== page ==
Identification Technologies in Transportation - In the context of Foliated Transportation Networks
Paper in proceedings, 2006
This paper explores the possibilities of identification technologies in a mixed transportation network context. A concept using the potential of the technology has been developed, called Foliated Transportation Network. By using detailed real-time information on the goods, the planning of vehicles and other resources can be made more efficient and the filling rates and resource utilisation can increase. Combined with an efficient sorting and consolidation strategy this will imply great possibilities for both the transportation companies and their customers.
A survey is used to discuss the future and development of identification technologies and Radio Frequency Identification, RFID. The results show some of the potential of the technology as well as the potential threats. Future applications are believed to involve great possibilities as well as challenges that have to be dealt with. For transportation companies, this is an area that cannot be neglected.
The proposed transportation network combines the characteristics of a traditional terminal network and direct shipment between terminals with those of a hub-and-spoke network. To illustrate the situation that occurs when using a mixed transportation network like this, two scenarios have been described in detail, using data from a major North European logistics provider. As a result both physical and technical restraints have been found, including the availability of information, standardization issues, the physical properties of the terminals and the characteristics of the transportation network.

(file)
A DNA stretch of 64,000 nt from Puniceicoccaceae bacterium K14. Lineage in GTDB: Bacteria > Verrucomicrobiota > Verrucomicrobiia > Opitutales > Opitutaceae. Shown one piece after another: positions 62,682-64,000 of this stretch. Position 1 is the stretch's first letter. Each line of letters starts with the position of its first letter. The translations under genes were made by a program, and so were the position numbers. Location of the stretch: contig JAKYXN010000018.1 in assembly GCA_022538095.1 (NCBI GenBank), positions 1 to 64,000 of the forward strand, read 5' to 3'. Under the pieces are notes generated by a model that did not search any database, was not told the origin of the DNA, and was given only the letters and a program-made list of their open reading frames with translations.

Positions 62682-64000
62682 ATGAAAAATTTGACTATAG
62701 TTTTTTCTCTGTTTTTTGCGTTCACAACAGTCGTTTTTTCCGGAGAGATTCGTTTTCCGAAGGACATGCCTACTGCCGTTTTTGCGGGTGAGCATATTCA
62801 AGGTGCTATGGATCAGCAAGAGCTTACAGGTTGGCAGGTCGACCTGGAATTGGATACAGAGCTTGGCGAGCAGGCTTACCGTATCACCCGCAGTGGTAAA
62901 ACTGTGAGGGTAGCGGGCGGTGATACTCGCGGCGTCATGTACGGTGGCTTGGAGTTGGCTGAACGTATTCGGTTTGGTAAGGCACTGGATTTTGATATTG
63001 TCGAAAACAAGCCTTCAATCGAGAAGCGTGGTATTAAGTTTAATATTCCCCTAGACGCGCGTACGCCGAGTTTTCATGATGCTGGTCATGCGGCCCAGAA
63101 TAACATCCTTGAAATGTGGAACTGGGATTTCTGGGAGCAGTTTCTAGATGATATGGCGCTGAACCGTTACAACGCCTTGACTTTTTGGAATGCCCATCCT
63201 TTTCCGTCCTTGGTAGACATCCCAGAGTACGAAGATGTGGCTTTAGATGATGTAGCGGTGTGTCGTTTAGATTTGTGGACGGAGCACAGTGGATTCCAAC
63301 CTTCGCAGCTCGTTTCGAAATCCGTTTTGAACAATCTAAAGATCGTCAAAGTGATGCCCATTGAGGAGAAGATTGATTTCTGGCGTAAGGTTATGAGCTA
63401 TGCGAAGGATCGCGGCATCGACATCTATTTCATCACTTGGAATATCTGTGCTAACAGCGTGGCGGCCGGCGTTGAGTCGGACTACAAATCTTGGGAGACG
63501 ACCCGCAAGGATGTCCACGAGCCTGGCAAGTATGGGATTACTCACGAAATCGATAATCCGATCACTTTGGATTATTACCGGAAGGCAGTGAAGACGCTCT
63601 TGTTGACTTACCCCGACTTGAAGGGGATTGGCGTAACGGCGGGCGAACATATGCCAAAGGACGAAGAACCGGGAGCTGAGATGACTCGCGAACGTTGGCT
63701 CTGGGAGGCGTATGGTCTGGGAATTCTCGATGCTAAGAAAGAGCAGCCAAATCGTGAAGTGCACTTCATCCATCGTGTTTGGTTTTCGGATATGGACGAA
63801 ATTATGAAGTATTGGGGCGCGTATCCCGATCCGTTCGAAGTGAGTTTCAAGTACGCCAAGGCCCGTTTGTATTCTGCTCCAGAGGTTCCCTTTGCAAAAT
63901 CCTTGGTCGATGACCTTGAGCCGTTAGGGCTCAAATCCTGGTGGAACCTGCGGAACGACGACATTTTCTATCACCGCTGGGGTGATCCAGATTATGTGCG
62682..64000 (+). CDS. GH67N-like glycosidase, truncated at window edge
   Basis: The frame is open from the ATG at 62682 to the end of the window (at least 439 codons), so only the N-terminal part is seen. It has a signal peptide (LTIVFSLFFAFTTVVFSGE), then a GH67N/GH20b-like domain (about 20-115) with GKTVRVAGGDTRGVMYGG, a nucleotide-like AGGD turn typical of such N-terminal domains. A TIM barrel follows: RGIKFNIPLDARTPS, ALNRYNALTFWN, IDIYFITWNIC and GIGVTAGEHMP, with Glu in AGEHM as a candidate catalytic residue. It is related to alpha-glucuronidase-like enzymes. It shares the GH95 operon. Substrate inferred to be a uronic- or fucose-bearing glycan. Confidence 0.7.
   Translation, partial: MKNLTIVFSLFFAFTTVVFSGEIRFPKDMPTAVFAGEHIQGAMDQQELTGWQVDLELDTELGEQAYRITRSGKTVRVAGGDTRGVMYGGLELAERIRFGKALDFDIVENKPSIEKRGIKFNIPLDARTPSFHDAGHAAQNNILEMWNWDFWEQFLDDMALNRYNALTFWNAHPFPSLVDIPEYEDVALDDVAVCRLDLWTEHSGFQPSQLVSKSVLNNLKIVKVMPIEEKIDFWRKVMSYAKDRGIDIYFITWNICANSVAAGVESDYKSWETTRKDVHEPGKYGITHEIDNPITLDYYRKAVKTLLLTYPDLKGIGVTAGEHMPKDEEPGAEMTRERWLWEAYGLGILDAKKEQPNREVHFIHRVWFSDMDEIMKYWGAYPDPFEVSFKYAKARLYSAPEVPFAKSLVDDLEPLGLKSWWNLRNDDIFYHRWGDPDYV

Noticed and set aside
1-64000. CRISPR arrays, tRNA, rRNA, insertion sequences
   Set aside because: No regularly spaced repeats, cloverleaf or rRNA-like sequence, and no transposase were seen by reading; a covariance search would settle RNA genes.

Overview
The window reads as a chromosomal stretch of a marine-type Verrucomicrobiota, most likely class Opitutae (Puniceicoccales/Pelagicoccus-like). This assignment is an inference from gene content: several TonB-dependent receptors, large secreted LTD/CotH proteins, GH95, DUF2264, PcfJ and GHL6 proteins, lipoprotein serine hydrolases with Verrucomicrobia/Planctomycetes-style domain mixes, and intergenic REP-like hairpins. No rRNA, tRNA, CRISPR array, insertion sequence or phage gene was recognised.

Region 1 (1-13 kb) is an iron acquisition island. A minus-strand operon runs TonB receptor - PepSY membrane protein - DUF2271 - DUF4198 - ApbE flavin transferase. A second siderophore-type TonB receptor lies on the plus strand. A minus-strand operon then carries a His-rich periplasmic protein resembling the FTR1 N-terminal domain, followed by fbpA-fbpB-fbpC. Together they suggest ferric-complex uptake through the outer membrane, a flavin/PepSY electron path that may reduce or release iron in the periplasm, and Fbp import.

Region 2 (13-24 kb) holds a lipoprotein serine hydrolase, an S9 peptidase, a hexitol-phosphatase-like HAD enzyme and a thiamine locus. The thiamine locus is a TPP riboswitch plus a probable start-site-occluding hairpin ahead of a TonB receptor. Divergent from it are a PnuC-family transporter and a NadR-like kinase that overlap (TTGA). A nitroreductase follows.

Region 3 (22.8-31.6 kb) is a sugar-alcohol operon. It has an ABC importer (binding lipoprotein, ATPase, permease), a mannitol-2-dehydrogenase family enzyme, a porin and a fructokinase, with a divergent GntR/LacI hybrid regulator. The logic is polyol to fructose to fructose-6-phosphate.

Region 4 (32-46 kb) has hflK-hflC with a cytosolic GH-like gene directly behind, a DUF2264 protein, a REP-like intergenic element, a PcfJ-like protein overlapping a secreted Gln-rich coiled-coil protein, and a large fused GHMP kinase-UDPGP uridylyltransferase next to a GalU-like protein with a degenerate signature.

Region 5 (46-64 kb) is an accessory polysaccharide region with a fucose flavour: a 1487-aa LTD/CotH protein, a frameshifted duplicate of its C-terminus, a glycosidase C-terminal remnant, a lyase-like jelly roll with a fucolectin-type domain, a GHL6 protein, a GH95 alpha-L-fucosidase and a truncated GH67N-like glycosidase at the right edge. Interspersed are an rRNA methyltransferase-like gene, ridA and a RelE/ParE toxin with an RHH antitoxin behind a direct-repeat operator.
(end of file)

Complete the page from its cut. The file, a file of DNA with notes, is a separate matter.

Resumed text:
The research shows that the potential benefits are several. The main benefit is that customer service can be increased while the cost of transportation can be held at a minimum. From a social perspective, it also shows that the environmental impact of transportation can be reduced due to higher filling rates and more efficient use of trucks and resources and thus, better coordination of goods and resources. The feasibility and future impact of the strategy is discussed, using data and experiences from a Scandinavian perspective but should easily be applicable to other settings such as intermodal transportation or international freight.